The state Board of Elections quietly voted this week to turn over some data on New York’s voters to a Trump administration panel looking at whether there was mass voter fraud in the 2016 presidential election. The move makes New York the first state to comply with the controversial request, after officials initially said they would resist it.
Governor Andrew Cuomo said in June that the state would not comply with requests from a panel authorized by President Trump, and headed by Vice President Mike Pence and Kansas Secretary of State Kris Kobach, to turn over information on New York’s voters. Among other things the panel is seeking evidence of mass voter fraud, something Cuomo has said is a “myth”. Many election experts agree with the governor that massive voter fraud in the U.S. is highly unlikely. Two requests from the panel were rejected.
This week, though, the state’s Board of Elections agreed to a third request from the federal panel, made through the state’s Freedom of Information Law, or FOIL. The board, made up of two Democratic and two Republican commissioners, voted to turn over to the panel names, addresses, birthdates and records of when registered voters turned up at the polls, saying they had no lawful reason not to comply.
The news set off alarm bells, and the phones started ringing at the state’s League of Women Voters offices, says the League’s Jennifer Wilson.
“It’s really upsetting,” Wilson said. “People want to be taken off the rolls and give up their right to vote because they’re so afraid of what the federal government could do potentially with this information.”
Wilson says states already keep voter records, and there’s no reason for the federal government to duplicate the efforts. The data will be held on White House computers that Vice President Pence will oversee.
Susan Lerner, with the good government group Common Cause, finds the Board’s action “disturbing." She says that even though voter data is covered under FOIL, there are limits. The law says the voter data can only be used for election purposes, for instance candidates for office who are trying to get potential supporters to go out and vote. Lerner says because of the questions raised over the Pence panel, the Board of Elections should have done more to resist the request.
“The Board of Elections was on notice, that there’s a possibility that the Pence commission would misuse the voter rolls and make them available to the general public on the Internet without restriction,” Lerner said. “The Board did nothing to protect New York voters.”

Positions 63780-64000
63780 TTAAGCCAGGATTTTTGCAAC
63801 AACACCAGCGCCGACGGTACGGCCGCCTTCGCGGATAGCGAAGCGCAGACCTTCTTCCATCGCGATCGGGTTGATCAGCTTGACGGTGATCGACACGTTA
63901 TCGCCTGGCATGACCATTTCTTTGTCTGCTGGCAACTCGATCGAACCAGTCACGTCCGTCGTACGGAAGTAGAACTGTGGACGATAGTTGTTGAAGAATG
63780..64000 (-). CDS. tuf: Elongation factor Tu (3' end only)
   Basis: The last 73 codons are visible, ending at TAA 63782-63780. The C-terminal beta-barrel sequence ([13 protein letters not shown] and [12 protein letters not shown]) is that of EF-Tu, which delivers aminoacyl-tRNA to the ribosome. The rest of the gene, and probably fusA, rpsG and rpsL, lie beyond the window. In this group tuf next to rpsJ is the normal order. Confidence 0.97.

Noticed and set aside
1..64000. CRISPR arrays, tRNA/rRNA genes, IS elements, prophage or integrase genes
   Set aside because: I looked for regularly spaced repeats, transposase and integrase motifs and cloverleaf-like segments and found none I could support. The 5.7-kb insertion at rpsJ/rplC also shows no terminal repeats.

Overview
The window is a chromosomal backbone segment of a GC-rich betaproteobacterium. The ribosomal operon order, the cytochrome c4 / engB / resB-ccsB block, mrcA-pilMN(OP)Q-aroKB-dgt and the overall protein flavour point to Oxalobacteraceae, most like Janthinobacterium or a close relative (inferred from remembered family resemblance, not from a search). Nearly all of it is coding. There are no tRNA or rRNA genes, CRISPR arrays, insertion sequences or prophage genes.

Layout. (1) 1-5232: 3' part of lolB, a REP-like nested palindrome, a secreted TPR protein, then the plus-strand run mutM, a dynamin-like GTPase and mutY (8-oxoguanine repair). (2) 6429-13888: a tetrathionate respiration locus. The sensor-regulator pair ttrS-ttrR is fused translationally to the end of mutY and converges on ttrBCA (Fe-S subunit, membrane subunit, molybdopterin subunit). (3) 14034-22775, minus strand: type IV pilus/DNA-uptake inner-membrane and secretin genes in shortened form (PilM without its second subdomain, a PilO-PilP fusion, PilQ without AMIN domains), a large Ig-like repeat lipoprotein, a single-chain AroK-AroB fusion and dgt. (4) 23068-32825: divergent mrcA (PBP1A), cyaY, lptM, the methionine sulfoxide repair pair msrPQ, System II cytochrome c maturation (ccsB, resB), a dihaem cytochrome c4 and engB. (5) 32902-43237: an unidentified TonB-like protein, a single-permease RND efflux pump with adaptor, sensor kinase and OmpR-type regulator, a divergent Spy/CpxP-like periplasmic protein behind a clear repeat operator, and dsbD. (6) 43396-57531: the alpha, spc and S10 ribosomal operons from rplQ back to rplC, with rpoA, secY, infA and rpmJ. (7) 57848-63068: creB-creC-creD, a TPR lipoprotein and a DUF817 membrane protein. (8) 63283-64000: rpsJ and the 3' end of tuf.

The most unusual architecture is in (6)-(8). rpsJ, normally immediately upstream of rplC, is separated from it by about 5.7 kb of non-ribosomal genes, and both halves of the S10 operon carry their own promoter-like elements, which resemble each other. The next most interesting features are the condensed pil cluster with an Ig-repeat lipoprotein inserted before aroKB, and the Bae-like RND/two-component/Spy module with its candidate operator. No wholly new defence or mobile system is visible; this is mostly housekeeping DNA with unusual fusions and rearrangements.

Voting rights advocates are also angry over the way the Board’s decision was revealed. Wilson, with the League of Women Voters, was at the routine Board of Elections meeting on August 2. She says the item was not on the meeting’s public agenda, and it caught everyone by surprise.
“They hadn’t said anything about it the entire meeting, and then suddenly as everyone was packing up, they mention that ‘Oh yes, we have the Foil request’,” Wilson said. ““And that we’re going to comply with the FOIL request’.”
Governor Cuomo appeared to also be caught off guard by the Board of Elections action. He issued a statement late in the day saying that he will continue to resist any more requests from the federal panel to obtain private information about voters, and he says the Board is not handing over social security numbers, criminal history, or any other sensitive personal data.
Cuomo in the statement says New York will “never provide private voter information to anyone, especially a politically-motivated organization seeking to perpetuate the myth of voter fraud."
Lerner says Common Cause has filed a federal lawsuit.
"Trying to stop the commission from collecting the voter rolls from all of the states and to protect the privacy of the information," Lerner said. "We hope the courts will step in where the New York Board of Elections has not and protect our private information."
The suit charges that the Pence commission requests are a violation of the Privacy Act, which was passed after the Watergate scandal and revelations that the Nixon administration compiled information on political opponents.